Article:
From the meteorological aspect, the Strait of Istanbul is heavily
influenced by strong Northern winds, rain and intensive fog particularly in
spring and autumn seasons. Furthermore, weather conditions can change rapidly
so that a ship beginning its passage in cloudy weather can all of a sudden find
herself inside a thick fog with zero visibility.
This happened to me once as I was piloting a tanker from the north to
south. At the beginning visibility was fine but as we rounded the Yeniköy bend,
which is still near the entrance of the Strait of Istanbul, we faced a thick fog
making the fore mast of the tanker invisible that was indeed extremely
dangerous. As I am so familiar with the Straits, I was able to pass through it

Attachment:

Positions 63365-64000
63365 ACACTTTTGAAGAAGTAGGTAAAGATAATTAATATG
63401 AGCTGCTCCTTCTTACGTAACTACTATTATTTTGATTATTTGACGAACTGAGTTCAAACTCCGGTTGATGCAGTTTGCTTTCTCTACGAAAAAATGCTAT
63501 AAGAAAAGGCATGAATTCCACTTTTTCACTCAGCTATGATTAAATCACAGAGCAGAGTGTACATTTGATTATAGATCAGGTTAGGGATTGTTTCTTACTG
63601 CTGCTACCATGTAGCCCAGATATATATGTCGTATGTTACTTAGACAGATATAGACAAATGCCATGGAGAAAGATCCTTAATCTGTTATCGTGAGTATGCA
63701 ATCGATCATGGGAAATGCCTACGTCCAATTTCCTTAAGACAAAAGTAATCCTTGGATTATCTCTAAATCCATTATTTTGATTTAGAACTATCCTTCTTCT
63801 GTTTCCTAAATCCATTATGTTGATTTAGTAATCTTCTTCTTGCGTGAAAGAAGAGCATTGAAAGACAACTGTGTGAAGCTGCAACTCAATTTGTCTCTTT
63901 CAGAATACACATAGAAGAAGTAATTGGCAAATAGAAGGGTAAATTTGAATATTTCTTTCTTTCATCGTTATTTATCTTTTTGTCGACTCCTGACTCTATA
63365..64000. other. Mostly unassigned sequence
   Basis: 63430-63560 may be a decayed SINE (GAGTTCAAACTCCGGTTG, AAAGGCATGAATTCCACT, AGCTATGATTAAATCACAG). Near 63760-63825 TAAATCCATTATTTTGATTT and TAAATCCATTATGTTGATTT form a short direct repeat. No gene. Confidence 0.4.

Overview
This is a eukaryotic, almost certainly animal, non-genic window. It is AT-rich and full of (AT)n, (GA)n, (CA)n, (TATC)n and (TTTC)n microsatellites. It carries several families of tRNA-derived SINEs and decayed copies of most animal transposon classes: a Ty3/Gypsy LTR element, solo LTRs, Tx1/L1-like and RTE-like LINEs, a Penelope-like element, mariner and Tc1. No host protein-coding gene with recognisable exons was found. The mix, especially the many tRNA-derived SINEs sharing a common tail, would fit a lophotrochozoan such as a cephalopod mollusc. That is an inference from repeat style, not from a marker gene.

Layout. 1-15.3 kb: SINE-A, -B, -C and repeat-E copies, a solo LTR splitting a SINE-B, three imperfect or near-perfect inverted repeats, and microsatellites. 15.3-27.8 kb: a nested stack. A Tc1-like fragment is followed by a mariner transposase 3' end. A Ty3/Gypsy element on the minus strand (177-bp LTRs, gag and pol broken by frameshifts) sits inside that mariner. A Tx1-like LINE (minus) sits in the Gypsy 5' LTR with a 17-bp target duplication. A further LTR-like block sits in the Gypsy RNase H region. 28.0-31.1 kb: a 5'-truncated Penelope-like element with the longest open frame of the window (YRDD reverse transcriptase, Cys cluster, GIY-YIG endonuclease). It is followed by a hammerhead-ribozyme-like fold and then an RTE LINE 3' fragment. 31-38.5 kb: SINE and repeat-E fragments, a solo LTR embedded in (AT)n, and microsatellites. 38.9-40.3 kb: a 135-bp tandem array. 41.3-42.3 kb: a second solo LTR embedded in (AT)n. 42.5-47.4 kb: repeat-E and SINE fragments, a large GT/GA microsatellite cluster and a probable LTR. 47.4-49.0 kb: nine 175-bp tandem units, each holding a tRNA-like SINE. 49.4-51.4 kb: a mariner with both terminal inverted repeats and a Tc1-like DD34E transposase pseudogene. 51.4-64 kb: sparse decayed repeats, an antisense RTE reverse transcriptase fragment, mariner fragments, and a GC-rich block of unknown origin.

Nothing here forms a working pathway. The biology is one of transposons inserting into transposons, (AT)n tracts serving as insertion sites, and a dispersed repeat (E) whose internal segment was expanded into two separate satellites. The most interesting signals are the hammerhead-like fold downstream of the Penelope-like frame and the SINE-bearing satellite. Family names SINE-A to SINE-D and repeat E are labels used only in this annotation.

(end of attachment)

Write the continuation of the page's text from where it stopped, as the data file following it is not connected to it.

safely but I do not even want to imagine a captain by himself in a similar
situation, without a pilot, carrying thousands tones of oil.
As is known the dynamic factors of surface and subsurface currents are
different. The main factor for subsurface currents is the difference of density
between the Black Sea and the Aegean Sea, while the main factor of the surface
current is the difference of water levels between these two seas.
Surface currents are one of the most important handicaps for navigation
through the Straits, which can increase up to 6-8 knots in speed. Because, danger
created by surface currents are twofolds. Vessels navigating with the current
lose the ability to steer as they only can actually make 2-4 knots through the
water. In a winding road we all know how important steerage is. Would you
want to drive around a 80 degree curve with weak steering?